The tower, despite being in the middle of nowhere, is roped off with a sign saying that due to Covid 19, no access is permitted but one can however scan a QR code to look inside. I don’t like modern times. 

‘Near to Potterland a few old hollies and ash trees mark the site of an ancient chapel, dedicated to St. Merinus, called Kirkmirren. There was also a burying-ground here, traces of which are still discernible.’

Nothing remains of this portal to the past apart from a house named Kirkmirren, nothing online to be found either, just a few words from a forgotten old book to tell us that people lie under the ferns and trees in this glen, forgotten to everybody, no traces discernable now apart from a name of a self-catering holiday home. I want to look for signs of death  but the over-abundance of verdant gleefully alive nature, vivid wet all encompassing green covers everything, climbs vitally upwards and over, nothing to see here anymore apart from the sudden sense of your  invisible eternal mortality.  

‘Proceeding onwards, we shortly afterwards pass the lodge and entrance-gate to Orchardton House, which is finely situated near the Bay of Orchardton, and commands a series of delightful hill, park, and sea views. The wood-work of the present roof of this house was taken from the old castle of Kirkcudbright.

Now this innocuous sentence brings the pleasant ramblings of Malcolm kicking and screaming into the harsh light of the modern age. From the BBC Website-

Orchardton Castle owner’s £5 raffle branded ‘unfair

A woman has been rapped by the advertising watchdog for offering a Scottish castle as a raffle prize – but giving the winner a cash prize instead.

Susan DeVere set up the contest after she failed to sell Orchardton Castle, near Auchencairn, Kirkcudbrightshire.

However, cash giveaways were offered when ticket sales were too low.

The Advertising Standards Authority (ASA) said the competition was not “administered fairly” – a ruling disputed by Mrs DeVere.

Somehow, I fail to find much sympathy for the millionaire Mrs DeVere whose quasi-tragic pity face  appears in the article along with many pictures of her beautiful expensive well-appointed  home. 

What would Malcy have thought of such modern shenanigans? 

‘at the top of Collin Brae, is the site, marked by a few old fir trees, of the Ringcroft of Stocking, where the famous ghaist of Rerrick spirit played its unearthly pranks’

Now here we are, not at the end of Malcolm’s ramble but a point to stop and ponder the above sentence, the sentence on which this chapter hangs.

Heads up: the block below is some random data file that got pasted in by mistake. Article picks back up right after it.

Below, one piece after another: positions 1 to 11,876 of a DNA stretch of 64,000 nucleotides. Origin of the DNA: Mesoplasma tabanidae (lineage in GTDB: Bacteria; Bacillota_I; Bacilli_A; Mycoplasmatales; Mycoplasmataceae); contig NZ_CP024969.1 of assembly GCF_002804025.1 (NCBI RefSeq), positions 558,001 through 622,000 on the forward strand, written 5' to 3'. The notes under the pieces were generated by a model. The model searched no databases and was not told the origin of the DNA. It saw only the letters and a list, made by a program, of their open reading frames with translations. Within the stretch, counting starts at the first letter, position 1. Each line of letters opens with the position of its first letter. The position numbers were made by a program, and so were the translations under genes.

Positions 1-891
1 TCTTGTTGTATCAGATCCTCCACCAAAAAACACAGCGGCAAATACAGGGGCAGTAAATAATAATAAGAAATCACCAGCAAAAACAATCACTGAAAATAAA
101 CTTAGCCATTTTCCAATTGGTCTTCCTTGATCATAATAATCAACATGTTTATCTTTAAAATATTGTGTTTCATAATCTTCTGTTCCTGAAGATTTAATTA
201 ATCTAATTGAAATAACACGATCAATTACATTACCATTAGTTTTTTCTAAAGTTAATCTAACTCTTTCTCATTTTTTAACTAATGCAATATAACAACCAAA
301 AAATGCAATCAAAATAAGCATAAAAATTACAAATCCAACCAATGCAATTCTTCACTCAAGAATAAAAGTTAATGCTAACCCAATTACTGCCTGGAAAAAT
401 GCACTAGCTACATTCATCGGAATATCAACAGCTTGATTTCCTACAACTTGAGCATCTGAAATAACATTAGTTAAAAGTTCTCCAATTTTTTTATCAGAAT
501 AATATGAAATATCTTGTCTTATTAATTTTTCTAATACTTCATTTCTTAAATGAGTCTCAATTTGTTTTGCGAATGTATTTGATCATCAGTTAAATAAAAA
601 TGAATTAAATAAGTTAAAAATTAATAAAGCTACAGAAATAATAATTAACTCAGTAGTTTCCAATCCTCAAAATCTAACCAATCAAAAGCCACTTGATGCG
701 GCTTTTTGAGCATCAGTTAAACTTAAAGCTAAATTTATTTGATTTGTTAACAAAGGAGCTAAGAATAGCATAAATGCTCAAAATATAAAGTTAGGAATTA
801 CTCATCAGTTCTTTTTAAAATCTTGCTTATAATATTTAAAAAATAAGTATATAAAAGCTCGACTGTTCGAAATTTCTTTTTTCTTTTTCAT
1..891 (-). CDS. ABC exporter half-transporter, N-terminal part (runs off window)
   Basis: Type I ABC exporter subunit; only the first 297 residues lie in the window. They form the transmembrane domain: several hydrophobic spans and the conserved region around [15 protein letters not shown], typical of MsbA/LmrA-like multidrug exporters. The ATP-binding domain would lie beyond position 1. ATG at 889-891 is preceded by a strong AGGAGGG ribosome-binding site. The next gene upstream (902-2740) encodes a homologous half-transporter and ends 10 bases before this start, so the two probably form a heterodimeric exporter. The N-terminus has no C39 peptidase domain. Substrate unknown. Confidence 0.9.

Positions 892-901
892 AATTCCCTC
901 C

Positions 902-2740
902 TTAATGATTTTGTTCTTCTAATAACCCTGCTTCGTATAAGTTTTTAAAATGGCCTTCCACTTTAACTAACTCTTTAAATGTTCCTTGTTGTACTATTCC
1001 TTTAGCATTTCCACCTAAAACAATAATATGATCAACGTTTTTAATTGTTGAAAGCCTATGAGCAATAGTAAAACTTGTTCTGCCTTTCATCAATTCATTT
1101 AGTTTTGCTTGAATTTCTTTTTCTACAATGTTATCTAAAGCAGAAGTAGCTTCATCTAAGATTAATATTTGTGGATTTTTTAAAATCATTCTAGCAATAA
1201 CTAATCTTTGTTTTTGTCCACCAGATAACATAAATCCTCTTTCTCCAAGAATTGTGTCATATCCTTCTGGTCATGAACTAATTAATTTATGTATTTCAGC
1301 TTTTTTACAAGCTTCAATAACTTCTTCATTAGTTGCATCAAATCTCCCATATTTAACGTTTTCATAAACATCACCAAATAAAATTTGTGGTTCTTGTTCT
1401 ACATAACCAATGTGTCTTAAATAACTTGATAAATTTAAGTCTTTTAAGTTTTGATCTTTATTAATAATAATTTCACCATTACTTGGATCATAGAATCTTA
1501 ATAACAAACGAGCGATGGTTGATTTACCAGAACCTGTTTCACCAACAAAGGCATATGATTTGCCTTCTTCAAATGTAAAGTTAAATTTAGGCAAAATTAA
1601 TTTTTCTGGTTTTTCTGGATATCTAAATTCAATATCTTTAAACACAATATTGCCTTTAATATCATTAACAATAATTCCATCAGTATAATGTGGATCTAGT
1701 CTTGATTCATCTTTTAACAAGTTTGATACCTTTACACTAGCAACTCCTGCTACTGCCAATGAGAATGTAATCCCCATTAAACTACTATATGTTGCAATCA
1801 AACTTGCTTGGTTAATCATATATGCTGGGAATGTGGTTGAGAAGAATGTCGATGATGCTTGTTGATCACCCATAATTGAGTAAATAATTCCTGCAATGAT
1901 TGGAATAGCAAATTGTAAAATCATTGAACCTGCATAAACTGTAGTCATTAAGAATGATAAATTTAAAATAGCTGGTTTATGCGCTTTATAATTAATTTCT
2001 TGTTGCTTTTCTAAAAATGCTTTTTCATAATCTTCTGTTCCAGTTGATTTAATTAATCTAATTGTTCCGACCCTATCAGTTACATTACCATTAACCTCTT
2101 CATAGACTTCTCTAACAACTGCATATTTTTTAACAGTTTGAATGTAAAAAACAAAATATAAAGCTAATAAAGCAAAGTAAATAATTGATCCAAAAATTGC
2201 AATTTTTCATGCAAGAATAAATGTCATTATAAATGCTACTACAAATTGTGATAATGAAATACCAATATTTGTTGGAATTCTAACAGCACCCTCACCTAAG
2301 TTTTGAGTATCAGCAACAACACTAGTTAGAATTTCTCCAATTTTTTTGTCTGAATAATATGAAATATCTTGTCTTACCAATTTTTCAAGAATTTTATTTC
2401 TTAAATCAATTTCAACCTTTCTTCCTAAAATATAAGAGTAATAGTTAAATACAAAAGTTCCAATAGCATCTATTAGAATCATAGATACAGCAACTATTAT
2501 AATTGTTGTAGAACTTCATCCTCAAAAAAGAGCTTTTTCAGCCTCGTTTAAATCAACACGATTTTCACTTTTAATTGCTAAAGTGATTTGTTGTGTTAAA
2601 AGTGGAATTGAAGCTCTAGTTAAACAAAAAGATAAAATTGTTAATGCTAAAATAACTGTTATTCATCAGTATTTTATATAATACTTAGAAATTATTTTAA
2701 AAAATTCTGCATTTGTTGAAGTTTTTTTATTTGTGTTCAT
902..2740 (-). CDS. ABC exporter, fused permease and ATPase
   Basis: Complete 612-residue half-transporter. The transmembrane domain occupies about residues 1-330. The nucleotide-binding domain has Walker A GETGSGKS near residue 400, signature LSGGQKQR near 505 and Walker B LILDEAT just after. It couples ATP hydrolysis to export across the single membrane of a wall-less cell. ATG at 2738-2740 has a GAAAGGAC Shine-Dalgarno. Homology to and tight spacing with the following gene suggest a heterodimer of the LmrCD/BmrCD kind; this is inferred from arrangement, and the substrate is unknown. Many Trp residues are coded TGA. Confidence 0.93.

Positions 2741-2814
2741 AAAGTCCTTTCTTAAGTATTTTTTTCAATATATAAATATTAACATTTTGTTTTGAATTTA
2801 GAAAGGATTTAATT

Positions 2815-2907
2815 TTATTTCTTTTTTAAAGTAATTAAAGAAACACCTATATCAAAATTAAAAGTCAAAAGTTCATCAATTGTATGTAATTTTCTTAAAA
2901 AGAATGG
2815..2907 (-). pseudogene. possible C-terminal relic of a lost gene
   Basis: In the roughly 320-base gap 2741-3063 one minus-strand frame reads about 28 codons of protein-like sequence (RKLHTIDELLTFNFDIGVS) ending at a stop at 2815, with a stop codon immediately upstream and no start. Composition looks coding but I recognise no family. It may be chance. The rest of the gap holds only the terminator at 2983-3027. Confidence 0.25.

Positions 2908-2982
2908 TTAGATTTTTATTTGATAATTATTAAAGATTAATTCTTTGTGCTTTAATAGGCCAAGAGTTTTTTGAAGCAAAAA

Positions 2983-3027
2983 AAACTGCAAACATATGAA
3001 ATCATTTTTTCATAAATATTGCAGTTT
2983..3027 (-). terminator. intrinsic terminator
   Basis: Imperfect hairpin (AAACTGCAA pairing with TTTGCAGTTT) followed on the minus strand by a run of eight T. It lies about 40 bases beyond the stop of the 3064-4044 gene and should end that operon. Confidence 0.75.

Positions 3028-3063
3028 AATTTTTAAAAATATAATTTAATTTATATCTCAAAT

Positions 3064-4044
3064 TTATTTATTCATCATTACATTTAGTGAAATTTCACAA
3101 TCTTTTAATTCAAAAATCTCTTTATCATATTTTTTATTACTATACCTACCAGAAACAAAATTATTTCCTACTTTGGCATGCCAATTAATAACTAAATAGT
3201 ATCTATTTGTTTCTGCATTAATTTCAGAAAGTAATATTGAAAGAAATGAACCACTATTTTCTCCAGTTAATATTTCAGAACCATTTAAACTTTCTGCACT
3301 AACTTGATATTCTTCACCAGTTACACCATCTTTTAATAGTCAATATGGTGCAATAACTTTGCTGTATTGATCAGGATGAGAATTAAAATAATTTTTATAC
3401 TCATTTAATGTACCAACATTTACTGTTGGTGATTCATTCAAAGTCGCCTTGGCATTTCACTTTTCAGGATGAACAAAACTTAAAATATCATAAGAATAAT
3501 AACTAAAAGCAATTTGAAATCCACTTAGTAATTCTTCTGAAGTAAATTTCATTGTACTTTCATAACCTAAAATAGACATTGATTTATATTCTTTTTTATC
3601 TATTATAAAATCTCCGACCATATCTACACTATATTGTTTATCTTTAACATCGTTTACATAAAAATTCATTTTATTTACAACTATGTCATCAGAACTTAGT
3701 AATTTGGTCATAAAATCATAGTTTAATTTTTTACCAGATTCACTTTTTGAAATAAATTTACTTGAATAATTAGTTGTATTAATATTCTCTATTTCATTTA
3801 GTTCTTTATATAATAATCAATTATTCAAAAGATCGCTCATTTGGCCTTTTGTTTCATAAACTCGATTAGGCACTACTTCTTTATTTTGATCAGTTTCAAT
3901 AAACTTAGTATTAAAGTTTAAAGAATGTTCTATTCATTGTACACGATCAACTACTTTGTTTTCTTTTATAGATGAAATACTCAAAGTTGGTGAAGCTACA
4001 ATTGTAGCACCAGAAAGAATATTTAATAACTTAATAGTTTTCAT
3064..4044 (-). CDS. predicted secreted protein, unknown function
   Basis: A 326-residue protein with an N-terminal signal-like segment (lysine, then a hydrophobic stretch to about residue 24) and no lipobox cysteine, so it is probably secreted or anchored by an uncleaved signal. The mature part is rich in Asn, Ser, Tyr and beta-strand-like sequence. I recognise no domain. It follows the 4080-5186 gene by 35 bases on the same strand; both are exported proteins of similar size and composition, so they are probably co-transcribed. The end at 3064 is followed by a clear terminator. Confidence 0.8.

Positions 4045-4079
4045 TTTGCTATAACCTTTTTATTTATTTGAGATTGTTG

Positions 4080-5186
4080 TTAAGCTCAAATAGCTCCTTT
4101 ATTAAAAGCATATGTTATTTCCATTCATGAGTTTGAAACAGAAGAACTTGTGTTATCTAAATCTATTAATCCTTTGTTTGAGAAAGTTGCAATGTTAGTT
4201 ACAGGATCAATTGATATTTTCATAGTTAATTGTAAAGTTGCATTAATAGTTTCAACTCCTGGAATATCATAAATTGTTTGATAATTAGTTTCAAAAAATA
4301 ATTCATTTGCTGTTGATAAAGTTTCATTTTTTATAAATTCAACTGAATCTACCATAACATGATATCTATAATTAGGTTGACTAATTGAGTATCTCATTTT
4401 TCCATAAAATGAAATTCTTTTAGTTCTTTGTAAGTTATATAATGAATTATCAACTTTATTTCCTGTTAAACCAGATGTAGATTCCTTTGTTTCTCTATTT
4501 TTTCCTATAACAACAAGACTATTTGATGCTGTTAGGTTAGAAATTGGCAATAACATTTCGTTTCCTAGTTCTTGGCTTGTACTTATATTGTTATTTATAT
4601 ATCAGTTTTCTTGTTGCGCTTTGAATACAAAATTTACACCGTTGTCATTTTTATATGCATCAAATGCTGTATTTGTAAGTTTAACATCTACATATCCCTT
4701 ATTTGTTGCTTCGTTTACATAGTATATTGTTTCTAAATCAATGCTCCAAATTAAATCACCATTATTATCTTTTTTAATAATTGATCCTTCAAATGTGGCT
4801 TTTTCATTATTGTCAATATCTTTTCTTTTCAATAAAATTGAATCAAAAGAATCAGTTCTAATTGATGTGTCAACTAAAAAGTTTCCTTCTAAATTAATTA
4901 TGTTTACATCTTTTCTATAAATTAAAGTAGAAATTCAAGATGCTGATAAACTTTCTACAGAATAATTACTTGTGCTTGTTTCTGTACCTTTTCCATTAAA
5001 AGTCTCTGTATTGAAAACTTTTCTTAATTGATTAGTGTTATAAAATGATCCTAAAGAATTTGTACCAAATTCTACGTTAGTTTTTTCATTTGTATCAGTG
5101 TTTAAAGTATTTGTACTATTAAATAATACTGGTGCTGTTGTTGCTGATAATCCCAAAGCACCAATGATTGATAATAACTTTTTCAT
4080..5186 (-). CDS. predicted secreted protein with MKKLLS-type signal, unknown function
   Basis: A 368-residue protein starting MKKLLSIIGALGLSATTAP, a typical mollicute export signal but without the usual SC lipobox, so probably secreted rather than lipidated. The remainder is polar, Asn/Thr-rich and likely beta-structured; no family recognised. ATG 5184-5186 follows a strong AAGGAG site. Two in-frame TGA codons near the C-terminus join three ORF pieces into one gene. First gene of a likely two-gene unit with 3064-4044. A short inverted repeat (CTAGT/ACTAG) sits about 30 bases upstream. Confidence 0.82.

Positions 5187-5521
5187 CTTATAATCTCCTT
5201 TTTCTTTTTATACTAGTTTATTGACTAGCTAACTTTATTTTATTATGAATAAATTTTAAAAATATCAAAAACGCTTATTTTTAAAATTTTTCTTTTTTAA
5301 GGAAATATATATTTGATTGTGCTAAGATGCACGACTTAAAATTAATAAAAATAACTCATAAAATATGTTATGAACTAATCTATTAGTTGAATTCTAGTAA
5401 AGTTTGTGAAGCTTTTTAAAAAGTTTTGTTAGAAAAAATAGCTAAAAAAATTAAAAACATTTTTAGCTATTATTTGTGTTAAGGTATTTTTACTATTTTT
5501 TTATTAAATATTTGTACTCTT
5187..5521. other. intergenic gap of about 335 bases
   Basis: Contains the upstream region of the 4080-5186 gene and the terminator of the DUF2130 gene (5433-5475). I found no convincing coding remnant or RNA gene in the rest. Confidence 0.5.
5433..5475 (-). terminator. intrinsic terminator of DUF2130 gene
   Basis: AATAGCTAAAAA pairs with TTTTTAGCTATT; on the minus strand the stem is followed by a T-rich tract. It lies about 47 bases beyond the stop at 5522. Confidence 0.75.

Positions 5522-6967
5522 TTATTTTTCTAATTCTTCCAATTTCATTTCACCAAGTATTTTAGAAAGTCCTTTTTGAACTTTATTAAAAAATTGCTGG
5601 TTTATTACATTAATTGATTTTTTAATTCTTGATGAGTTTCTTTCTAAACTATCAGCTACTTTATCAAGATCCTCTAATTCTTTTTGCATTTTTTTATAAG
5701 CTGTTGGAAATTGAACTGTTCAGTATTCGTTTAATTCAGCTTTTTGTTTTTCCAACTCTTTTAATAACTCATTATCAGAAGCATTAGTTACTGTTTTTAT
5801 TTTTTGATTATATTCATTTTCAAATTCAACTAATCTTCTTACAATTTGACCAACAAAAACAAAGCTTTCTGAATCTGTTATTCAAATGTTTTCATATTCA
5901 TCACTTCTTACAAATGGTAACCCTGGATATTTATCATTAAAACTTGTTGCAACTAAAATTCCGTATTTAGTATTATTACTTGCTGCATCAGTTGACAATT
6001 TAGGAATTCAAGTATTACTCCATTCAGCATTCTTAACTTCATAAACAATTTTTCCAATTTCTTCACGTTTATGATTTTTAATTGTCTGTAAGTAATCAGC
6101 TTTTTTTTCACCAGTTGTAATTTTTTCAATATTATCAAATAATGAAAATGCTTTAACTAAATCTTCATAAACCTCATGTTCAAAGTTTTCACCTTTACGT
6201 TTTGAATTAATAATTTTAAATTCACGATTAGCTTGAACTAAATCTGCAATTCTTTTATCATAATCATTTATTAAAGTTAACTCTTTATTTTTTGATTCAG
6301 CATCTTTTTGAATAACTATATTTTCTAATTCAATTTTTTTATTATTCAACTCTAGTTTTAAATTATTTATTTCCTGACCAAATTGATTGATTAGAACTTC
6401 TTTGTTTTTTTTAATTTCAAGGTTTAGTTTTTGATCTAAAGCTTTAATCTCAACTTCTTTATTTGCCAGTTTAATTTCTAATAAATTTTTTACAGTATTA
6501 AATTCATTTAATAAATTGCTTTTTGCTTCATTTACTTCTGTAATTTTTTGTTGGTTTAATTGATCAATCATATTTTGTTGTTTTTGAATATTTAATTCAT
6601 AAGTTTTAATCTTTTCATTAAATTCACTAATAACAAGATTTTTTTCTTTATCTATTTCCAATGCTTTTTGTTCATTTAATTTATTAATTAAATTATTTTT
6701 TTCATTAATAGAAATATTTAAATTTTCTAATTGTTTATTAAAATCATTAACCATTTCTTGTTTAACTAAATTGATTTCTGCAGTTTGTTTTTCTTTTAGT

The Famous Ghaist of Rerrick 

Malcolm, I presume would have also seen the single desolate tree, the last of the magical number of three remaining whereupon it is said (no-one ever says who it was who actually said it and the reasoning and knowledge behind it) that when the last one dies, the ghost will return. 

On this road, finally found due to Malcolm’s words from beyond the grave ( and also a Rightmove listing of a house on the same road) is a good haunted tree, all hunched over by the might of the Galloway wind, desolate and depressed. According to some accounts, a few stones remain of the cursed farm but due to the weather and plague conditions it does not seem seemly to go climbing over gates looking for cursed remains near a decrepit tree whose demise will cause an evil Satanic thing to emerge from Hell again. This is 2020 after all and I am dyspraxic. 

The story of the Rerrick apparition/ghaist/ghost/poltergeist ( the names for such things move with the times) starts in 1695 with Andrew MacKie, a stonemason and his family. In true 1695 form, a visitation from the devil is written in such convoluted impenetrable form that witchcraft and Satanism becomes somewhat of a demanding chore to read. The title of the dense pamphlet  alone might hint at the style in which the contents are written. 

“A TRUE RELATION OF AN Apparition, Expressions and Actings, OF A SPIRIT, Which Infested the House of Andrew Mackie in Ring-Croft of Stocking, in the Paroch of Rerrick, in the Stewartry of Kirkcudbright, in Scotland. By Mr. Alexander Telfair, Minister of that Paroch: and Attested by many other Persons, who were also Eye and Ear-Witnesses”

A very simplified version of the story is that the farm in question (allegedly along with some neighbouring properties but have found little to support this) was suddenly bombarded by a malevolent entity who started its crimes by unbinding  the cattle, raising one by a ‘taut tether of hair’. There’s some stuff beforehand  about a witchwife, a tooth being burnt to stop some sort of unnatural trouble and some clothes of a dead woman and previous tenant  that may or may not were given to her family after her death by the MacKies but I am not a 17th century Val Mcdermid sadly so fuck knows if they have any relevance. 

So the normal naughty poltergeisty fun begins, stone throwing on the Sabbath, fires starting, ‘crook and pot-clips’ vanishing ( pot and handle) then being found in the previously searched attic, then it ups the ante with a ghostly hand and a face worryingly like Donald Trump appearing. 

‘ I casting my eyes thither, perceived a little white hand and arm, from the elbow down, but presently it vanished… and a friend of the said Andrew Mackie’s said, he saw as it were a young man, red faced, with yellow hair, looking in at the window ; and other two or three persons, with the said Andrew his children, saw, at several times, as it were a young boy about the age of fourteen years, with gray cloths, and a bonnet on his head, but presently disappeared ; as also what the three children saw sitting by the fire-side.’